Source: Anindita Sarkar, afaqs!, Mumbai, March 25, 2011
As the phase III of privatisation is expected to roll out soon, the Indian radio industry is expected to witness a major boost.
As the phase III of privatisation is expected to roll out soon, the Indian radio industry is optimistic of huge growth. The industry, which is currently about Rs 1,000 crore in revenue, will see 800 new radio stations, across 300 towns, during this phase.
While addressing the audience at the FICCI Frames 2011 Convention, held at the Renaissance Powai, in Mumbai Prashant Pandey, chairman, FICCI Radio Forum and CEO Radio Mirchi, said, “The year 2010 was a year of waiting for us. But, the phase III auction of radio is expected to add approximately 700 licenses across tier III and few tier II towns.”
Pandey was moderating the panel session, Coming Soon 800 New Radio Stations in 300 Towns: Opportunities and Hurdles. Gupta said that since the government will now allow licenses for radio stations to run for 15 years rather than 10 years, there are many investors who have now begun to show interest in this sector.
Krishnan noted that the penetration of radio in this country has seen a tremendous rise. Today, 80-90 per cent of mobile users exercise radio accessibility. And, this mobility of the radio has increased the usage of the medium. He also added that with time, the consumption of radio amongst women has also increased considerably.
“There are 250-300 million radio users today. This is more than that of newspaper penetration. Also, the consumption time of radio has moved ahead of television. It is 145-150 minutes per day as compared to the television, which is approximately Rs 140 minutes per day,” said Krishnan.
But, when it comes to monetisation of the medium, radio is yet to meet its dues. “The cost per thousand and cost per reach of radio is significantly better than television. The platform is very effective as a delivery system. But, advertisers are yet to completely recognise this potential,” said Katial.
However, there was an air of optimism across the panel. When recession hit the global economy and slowdown invaded India, it was only radio whose economics remained stable, while other media platforms such as television and print de-grew significantly.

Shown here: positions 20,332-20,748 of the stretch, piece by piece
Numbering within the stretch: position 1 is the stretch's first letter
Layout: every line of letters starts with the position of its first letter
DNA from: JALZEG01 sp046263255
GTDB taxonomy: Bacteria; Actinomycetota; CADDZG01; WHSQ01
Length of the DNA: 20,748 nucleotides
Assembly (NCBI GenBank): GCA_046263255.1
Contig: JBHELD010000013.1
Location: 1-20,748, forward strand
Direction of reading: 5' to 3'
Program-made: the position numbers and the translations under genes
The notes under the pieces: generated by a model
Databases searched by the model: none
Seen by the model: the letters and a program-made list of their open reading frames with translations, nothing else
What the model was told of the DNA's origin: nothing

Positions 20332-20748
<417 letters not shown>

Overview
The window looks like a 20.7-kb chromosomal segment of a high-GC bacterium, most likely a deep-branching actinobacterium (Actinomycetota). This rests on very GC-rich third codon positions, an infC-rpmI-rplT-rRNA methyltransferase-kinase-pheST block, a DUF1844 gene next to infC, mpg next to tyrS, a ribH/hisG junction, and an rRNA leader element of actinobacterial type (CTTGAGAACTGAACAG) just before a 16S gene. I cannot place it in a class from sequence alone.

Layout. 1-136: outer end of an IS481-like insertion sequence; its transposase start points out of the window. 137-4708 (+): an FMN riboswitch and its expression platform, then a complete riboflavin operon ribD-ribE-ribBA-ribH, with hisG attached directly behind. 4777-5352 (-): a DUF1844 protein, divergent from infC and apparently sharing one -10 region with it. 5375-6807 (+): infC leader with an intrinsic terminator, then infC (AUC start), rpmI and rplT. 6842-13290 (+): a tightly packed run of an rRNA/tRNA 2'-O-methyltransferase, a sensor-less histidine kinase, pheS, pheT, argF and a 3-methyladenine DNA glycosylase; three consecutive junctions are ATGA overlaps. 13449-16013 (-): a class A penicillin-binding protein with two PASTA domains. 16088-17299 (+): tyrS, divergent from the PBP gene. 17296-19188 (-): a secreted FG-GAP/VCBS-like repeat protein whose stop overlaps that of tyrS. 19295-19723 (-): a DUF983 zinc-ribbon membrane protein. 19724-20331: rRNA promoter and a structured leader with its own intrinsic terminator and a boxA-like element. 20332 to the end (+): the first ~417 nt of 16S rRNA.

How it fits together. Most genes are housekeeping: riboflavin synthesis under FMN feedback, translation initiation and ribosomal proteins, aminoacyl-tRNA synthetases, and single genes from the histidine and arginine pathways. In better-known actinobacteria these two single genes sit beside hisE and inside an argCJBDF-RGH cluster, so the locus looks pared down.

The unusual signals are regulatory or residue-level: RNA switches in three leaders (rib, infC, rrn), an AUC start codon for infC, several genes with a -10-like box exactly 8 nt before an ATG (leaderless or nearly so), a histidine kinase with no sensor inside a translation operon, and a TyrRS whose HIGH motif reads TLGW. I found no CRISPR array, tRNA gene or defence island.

“It was during the slowdown phase that everyone discovered the potential of radio. It was revealed as a very effective system, and today, it plays a very important role in the media plan of various advertising categories across the metros,” said Bhatia.
He added that now, to push that potential upward, there is a clear need for multiple frequencies in metros which will help increase the category’s advertising inventories.
Pitale noted that the roll out of the third phase for radio will bring localisation of advertising on this medium in a big way. Radio can become more expensive when compared to television, if one wants to buy it nationally, he noted.
It has become their ability to occupy the first slot in whatever they do
- Be it in politics or media.
Sun Network’s foray into FM radio is no exception either.
Tamil’s first private FM stations - Suryan FM - from Chennai, Coimbatore and Tirunelveli are way ahead to its competitors. Independent audience research conducted by internationally renowned agency A.C.Nielson puts Suryan FM much beyond competition.
The top slot is a result of a carefully planned thoroughly enjoyable, round-the-clock, wholesome entertainment-oriented package. The interactive element will encourage everyone to make their own broadcasting. There will be substantial localization of content to retain the regional flavour.
The Frequency Modulation broadcasting will be through state-of-art, high power transmitters to provide fine aural output. In order to maintain tonal fidelity and sound clarity, Suryan FM has bid good bye to playing tapes and compact discs. The entire programme will be digitized and broadcast from a sensitive computer server, eliminating sound impurities and disturbances totally.